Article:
Dance therapy for pregnant women
Published : 31 Mar 2018, 18:59
A few changes to the dance routine to accommodate your growing belly, your shifting centre of gravity, and your potentially decreased energy level will be required.
Pregnancy is recognised as a unique time for behaviour modification and is no longer considered a condition for confinement. It is currently recognised that habits adopted during pregnancy could affect a woman’s health for the rest of her life. For the first time, the recommendation suggests a possible role for exercise — walking, jogging/running, swimming, cycling, dance therapy etc — in the prevention and management of gestational diabetes among pregnant women.
The health benefits of physical activity are well recognised, and conversely sedentary habits and low levels of cardiorespiratory fitness are leading risk factors for subsequent development of cardiovascular disease. After the first trimester, the supine position results in relative obstruction of venous return and therefore decreased cardiac output. For this reason, supine positions should be avoided as much as possible during rest and exercise. In addition, motionless standing is associated with a significant decrease in cardiac output, thus this position should be avoided. During prolonged exercise, loss of fluid as sweat may compromise heat dissipation. Maintenance of euhydration, and therefore blood volume, is critical to heat balance.
Exercise prescription for the development and maintenance of fitness in non-pregnant women consists of activities to improve cardiorespiratory (aerobic exercise) and musculoskeletal (resistive exercise) status.
Exercise prescription in pregnancy should include the same elements. Aerobic exercise can consist of any activities that use large muscle groups in a continuous rhythmic manner—for example, activities such as walking, hiking, jogging/running, aerobic dance, swimming, cycling, rowing, cross country skiing, skating, dancing, and rope skipping. Because control of exercise intensity within rather precise limits is often desirable at the beginning of an exercise programme, the most easily quantified activities, such as walking or stationary cycling, are particularly useful.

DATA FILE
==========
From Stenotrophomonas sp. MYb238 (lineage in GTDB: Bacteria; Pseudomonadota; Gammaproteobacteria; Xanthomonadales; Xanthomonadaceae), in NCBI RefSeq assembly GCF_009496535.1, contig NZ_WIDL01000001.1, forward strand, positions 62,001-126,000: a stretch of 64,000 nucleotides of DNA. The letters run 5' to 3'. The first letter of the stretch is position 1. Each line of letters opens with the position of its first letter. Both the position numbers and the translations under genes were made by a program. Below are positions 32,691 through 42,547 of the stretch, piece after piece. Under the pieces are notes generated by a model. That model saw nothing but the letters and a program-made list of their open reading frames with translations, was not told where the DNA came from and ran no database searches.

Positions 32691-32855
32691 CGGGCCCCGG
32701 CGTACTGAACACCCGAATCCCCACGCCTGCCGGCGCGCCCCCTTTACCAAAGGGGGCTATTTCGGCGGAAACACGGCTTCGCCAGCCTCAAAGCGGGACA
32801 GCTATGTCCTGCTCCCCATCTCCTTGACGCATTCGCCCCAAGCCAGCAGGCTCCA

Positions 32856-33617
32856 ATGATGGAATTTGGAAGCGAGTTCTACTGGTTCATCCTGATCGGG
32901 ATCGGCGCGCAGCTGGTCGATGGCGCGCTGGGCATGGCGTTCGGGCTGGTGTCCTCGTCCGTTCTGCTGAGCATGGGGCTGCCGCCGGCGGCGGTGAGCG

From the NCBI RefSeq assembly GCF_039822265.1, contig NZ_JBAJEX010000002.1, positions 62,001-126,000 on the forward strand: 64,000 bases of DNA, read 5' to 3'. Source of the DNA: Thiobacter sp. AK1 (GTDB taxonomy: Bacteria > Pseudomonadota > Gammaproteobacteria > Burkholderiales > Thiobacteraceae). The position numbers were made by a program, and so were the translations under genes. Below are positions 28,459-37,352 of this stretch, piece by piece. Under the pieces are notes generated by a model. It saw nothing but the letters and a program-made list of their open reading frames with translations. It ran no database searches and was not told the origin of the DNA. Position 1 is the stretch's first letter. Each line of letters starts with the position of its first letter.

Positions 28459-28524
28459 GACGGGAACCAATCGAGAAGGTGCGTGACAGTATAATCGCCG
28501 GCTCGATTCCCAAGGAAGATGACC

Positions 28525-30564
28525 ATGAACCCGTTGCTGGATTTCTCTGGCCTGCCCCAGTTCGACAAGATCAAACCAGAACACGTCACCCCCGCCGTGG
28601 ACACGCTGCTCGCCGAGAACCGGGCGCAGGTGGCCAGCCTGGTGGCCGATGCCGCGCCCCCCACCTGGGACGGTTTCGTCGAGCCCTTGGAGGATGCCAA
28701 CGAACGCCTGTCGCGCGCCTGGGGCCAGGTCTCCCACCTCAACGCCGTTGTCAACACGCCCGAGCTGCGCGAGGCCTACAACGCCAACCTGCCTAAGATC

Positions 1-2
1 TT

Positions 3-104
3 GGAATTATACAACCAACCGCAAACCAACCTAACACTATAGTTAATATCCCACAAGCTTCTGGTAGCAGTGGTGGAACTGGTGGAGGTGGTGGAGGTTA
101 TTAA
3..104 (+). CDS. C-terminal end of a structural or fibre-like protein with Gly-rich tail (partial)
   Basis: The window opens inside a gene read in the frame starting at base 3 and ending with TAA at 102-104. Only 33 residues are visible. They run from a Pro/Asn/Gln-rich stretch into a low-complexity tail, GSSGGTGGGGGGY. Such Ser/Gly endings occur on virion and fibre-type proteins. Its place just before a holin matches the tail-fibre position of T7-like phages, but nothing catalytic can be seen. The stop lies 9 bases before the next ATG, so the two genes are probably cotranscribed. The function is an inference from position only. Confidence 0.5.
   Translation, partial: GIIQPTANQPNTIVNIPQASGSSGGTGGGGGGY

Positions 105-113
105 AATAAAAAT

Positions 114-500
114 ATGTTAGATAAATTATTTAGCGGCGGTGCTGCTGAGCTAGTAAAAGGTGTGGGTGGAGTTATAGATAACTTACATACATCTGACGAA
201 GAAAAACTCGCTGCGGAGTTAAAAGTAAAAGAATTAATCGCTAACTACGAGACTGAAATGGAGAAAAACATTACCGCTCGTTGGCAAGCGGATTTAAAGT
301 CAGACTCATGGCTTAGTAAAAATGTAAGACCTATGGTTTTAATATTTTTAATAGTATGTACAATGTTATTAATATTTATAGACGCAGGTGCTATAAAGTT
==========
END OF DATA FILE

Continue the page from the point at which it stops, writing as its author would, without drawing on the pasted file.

Dance therapy is also recommended by some, after doctor’s green signal to you.
A few changes to the dance routine to accommodate your growing belly, your shifting centre of gravity, and your potentially decreased energy level will be required. These may include:
Marching instead of jumping
Steps in place of leaps
Amended twists and turns
Keeping one foot on the ground at all times
There are no data to support the restriction of pregnant women from participating in some specific activities, although these activities carry more risk than others, such as scuba diving and exertion in the supine position.
Swimming, however, has not been associated with adverse effects and has the advantage of creating a buoyant condition that is well tolerated.
Activities that increase the risk of falls, such as skiing, or those that may result in excessive joint stress, such as jogging and tennis, should include cautionary advice for most pregnant women, but evaluated on an individual basis with consideration for individual abilities. Certainly, the risk of related injuries is difficult to predict.
Pregnant women with diabetes, morbid obesity, or chronic hypertension should have individualised exercise prescription.
Despite the fact that pregnancy is associated with profound anatomical and physiological changes, exercise has minimal risks and confirmed benefits for most women.
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